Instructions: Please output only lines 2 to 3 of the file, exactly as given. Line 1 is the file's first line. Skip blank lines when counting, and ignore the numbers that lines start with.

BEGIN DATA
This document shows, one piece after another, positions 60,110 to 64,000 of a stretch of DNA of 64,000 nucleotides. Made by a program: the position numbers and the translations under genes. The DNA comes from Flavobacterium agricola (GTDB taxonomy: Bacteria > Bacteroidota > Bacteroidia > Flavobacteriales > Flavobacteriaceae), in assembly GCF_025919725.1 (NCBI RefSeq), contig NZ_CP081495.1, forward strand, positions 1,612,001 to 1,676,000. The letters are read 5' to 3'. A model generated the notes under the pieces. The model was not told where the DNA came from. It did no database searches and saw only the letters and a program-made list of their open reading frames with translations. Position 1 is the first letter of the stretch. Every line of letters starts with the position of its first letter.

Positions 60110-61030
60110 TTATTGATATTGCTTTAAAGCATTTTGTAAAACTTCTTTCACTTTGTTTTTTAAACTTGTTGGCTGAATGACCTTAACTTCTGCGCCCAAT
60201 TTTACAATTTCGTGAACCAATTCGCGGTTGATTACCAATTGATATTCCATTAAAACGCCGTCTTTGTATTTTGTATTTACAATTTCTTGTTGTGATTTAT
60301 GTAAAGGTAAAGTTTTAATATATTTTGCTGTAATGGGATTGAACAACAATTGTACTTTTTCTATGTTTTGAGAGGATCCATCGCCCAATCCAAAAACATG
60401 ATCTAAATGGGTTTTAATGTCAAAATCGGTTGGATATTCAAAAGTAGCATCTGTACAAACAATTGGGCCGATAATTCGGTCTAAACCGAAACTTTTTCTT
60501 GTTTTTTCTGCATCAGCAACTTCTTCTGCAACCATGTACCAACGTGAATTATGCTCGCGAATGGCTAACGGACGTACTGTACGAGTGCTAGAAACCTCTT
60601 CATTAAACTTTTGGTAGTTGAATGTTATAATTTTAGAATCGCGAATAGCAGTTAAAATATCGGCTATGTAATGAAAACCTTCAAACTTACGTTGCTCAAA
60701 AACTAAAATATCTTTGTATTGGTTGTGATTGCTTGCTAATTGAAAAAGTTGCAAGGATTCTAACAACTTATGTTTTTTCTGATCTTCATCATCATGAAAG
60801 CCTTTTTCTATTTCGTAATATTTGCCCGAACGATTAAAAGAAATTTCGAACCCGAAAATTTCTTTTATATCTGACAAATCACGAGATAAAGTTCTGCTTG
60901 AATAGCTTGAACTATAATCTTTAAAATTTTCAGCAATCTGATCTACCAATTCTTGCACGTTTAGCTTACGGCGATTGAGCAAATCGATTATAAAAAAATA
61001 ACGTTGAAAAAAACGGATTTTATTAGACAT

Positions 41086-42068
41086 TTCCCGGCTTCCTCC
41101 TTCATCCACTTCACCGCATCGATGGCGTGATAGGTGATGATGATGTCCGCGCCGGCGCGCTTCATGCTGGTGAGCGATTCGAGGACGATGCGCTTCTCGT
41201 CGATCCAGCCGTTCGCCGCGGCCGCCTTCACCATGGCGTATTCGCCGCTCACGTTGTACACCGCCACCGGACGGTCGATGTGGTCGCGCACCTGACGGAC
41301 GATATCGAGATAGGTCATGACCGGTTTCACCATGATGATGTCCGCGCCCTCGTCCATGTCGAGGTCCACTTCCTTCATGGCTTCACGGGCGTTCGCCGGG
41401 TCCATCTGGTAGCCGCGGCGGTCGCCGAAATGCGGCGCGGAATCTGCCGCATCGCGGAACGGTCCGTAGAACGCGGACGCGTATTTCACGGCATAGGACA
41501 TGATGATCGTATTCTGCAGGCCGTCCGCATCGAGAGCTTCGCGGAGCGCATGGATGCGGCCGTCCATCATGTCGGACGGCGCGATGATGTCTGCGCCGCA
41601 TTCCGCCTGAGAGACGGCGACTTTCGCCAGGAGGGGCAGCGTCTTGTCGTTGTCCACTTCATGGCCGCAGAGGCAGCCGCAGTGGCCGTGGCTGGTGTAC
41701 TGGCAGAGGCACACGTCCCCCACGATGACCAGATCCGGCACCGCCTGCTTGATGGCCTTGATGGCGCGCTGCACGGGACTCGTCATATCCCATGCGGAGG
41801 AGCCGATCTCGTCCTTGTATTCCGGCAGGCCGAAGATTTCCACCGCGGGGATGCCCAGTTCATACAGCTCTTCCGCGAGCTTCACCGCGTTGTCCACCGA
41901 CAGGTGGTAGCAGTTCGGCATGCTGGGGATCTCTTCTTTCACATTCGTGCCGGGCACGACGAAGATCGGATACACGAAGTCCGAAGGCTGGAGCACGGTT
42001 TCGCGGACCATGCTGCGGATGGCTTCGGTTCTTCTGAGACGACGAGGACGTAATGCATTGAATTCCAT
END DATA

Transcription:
Positions 60110-61030
60110 TTATTGATATTGCTTTAAAGCATTTTGTAAAACTTCTTTCACTTTGTTTTTTAAACTTGTTGGCTGAATGACCTTAACTTCTGCGCCCAAT